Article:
4 Sources of Indoor Pollution

Indoor Pollution

These days, you can’t look over a big city without needing to squint to see the buildings through a cloud of smog that hangs around them. Outdoor air pollution is a hot-button issue, and for good reason. After all, what we do to the air affects everything from our own health to the health of our environment. That being said, homeowners on Chicago’s North Shore often forget that indoor air pollution can be just as important as outdoor air pollution, since we tend to breathe the air inside our home more often than the air outside.

Just as you can limit your contribution to outdoor air pollution, you can limit air pollution in your home by cutting it off at its sources. Here are four of those pesky sources of indoor air pollution.

Mold and Mildew

Humidity issues can always reduce your indoor air quality. Too much humidity can lead to mold and mildew growth, while too little can allow certain viruses to thrive. During the late spring and summer, Chicago’s humidity rises and can become a source of indoor air pollution. Mold is especially likely to stake a claim in the dark, wet places of your home, such as your bathroom or areas of your kitchen. If they aren’t caught quickly enough, those spores can then spread throughout your home and cause eye, nose, and throat irritation, as well as breathing problems and even disease.

While you can certainly scrub away mold, the source of the problem lies in the humidity of your home. You can minimize moisture by installing a whole-home dehumidifier that maintains proper humidity with the help of your HVAC system. Maintaining good ventilation (especially in the bathroom) will also help reduce moisture in the air.

Carbon Monoxide

We all shiver at just the name of this gas, but surely it couldn’t be in our homes, could it? Unfortunately, without proper care, carbon monoxide can quickly spread throughout your home. Carbon monoxide is a byproduct of your HVAC system, particularly the furnace. Normally, the system is built to vent the carbon monoxide to the outside so that it never reaches a poisonous level in your home.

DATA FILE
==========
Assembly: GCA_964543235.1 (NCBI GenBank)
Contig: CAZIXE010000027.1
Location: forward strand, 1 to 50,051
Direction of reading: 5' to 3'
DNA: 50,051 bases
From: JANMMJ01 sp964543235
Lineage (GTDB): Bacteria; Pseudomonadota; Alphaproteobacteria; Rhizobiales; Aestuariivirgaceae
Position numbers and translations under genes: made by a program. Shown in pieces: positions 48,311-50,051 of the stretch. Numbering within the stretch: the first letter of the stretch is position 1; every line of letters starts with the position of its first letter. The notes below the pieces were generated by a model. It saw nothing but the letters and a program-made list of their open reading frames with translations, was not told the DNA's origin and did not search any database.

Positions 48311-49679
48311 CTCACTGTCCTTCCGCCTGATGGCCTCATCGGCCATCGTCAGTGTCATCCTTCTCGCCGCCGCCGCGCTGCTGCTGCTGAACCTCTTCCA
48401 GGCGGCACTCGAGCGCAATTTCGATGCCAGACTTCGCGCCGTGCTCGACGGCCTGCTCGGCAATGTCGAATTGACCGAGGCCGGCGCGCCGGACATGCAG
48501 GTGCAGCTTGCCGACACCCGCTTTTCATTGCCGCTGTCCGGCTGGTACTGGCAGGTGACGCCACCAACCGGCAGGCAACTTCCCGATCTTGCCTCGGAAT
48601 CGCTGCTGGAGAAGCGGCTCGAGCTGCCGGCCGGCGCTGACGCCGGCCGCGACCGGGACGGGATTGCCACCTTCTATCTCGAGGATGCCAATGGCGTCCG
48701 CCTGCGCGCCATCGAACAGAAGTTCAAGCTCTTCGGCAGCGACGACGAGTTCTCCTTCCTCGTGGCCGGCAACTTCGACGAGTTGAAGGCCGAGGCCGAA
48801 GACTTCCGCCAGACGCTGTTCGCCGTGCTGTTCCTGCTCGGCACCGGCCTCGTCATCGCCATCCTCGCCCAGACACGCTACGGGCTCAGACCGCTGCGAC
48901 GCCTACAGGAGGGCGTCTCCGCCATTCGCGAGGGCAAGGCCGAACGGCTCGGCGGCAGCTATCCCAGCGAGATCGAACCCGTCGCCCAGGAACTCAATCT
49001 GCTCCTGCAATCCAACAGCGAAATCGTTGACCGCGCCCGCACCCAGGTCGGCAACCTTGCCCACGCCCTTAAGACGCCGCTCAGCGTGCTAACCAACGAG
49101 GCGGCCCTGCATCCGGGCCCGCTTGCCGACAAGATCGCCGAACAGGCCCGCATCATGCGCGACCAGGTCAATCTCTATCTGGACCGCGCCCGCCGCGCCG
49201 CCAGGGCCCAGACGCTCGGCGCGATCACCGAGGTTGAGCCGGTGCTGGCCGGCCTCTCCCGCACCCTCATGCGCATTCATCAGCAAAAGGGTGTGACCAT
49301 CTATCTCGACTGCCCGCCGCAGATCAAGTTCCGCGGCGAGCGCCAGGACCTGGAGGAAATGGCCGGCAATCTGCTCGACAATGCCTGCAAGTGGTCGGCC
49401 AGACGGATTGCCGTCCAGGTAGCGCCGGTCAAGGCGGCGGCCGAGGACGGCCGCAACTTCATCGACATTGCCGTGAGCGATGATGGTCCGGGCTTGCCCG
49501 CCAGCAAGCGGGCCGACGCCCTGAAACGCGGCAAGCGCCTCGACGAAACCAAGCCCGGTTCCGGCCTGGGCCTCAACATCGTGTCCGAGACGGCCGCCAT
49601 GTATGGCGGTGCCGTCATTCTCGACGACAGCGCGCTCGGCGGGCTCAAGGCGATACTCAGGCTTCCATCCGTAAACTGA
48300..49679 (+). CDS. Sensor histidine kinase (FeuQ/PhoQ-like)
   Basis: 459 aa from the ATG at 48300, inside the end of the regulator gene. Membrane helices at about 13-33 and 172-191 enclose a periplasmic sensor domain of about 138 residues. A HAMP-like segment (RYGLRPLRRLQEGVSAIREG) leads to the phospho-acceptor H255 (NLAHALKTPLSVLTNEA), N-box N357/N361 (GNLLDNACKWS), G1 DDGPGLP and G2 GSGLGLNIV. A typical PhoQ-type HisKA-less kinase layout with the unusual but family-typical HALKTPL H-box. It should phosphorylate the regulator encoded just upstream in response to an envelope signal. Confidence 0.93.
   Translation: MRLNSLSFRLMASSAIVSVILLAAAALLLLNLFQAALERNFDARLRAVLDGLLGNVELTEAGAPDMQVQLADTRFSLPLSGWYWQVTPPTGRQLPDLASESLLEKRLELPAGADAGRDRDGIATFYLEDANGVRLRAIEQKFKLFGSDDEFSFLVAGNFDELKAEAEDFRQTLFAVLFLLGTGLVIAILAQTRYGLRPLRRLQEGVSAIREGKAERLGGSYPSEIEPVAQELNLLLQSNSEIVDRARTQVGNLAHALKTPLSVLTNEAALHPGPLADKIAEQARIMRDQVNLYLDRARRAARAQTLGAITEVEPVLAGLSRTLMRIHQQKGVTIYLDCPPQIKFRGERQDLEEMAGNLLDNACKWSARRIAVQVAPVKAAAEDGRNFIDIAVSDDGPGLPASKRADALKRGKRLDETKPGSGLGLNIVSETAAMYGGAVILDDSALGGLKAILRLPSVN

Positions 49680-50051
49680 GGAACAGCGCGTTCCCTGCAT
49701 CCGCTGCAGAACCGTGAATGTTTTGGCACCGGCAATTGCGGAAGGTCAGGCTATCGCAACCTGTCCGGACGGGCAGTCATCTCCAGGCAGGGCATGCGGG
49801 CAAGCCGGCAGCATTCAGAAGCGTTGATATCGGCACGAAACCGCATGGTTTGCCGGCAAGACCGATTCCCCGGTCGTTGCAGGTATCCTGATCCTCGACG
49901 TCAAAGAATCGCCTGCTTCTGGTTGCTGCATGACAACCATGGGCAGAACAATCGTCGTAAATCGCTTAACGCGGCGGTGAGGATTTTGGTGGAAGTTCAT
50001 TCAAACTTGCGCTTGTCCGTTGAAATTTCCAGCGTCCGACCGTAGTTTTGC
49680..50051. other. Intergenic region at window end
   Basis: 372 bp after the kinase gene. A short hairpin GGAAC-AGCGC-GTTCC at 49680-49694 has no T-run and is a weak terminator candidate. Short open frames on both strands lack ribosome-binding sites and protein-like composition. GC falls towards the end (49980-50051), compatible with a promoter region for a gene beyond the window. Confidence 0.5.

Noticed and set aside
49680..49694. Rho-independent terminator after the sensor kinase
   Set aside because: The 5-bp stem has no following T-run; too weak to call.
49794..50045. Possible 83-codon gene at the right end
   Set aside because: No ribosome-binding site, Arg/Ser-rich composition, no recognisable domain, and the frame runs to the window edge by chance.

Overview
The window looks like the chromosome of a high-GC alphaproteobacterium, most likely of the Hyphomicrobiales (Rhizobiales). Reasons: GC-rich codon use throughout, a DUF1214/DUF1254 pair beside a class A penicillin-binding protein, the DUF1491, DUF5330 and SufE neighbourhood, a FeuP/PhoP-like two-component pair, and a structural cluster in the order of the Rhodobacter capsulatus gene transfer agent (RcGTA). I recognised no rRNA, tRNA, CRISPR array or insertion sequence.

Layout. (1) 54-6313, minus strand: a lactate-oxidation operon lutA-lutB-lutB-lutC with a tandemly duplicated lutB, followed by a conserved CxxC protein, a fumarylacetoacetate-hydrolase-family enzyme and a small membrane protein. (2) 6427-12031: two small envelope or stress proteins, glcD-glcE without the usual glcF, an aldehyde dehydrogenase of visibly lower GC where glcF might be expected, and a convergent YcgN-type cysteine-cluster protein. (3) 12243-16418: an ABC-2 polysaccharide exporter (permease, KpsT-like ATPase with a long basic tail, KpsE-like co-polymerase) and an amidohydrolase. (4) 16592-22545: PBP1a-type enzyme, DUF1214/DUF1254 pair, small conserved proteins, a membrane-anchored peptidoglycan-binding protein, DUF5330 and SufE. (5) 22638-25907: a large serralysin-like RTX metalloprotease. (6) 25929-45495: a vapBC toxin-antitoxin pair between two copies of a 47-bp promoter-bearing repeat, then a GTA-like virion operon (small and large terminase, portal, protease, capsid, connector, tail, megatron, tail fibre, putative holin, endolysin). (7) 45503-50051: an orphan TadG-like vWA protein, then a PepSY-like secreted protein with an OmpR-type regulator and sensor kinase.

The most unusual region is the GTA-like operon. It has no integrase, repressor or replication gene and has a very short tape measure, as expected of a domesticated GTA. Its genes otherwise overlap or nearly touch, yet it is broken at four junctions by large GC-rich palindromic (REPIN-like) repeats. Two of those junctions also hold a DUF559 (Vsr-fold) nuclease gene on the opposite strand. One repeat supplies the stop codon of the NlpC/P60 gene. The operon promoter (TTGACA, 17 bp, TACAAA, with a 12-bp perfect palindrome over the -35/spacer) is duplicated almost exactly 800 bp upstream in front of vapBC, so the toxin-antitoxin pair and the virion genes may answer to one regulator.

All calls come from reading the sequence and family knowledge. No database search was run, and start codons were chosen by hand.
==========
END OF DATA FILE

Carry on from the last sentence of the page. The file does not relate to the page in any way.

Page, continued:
To keep carbon monoxide from becoming an issue, keep up on your schedule of regular HVAC maintenance. This maintenance will ensure that your system is properly venting carbon monoxide.

Volatile Organic Compounds (VOCs)

“Volatile Organic Compounds” is an umbrella term that refers to certain gases that can stem from many different sources in your home, including paint, air fresheners, carpet cleaners, some household chemical cleaners, pesticides, and more. These gases, often petroleum-based, are rarely listed on the label of your household products. After all, any ingredient with the word “volatile” is likely to be a bit of a turn-off. Instead, they are often listed as “Fragrances,” or something else that hides the true, dangerous nature of these chemicals, which can cause headaches, skin irritation, allergic reactions, and breathing problems.

Some of these compounds, unfortunately, are unavoidable. Whenever using chemical cleaners, paints, or pesticides, make sure the area you’re working in is well-ventilated. When you’re not using them, store the chemicals outside, in another well-ventilated area. If you want to avoid using chemical cleaners altogether, you can always rely on more organic cleaning methods, such as good ol’ soap and water.

Allergens

You’re probably all too familiar with this annoying source of indoor air pollution. Mold and mildew could be considered allergens, but this source also includes pollen, dust, and pet dander. These tiny particles can cause everything from a runny nose to violent allergic reactions. To start attacking this source, identify what allergens you may be especially susceptible to by visiting a doctor.

Your HVAC system already comes with a filter intended to catch many of the particles that ride on your home’s airflow, but it doesn’t catch everything. A whole-home air purifier, which more effectively catches particles, may be worth considering if allergies are especially bothersome for you.

You may not be able to fix all the world’s pollution problems, but you can certainly begin to control the air pollution within your home. For professional help with increasing your indoor air quality, call Roberts Heating and Air Conditioning at 847-562-5292.

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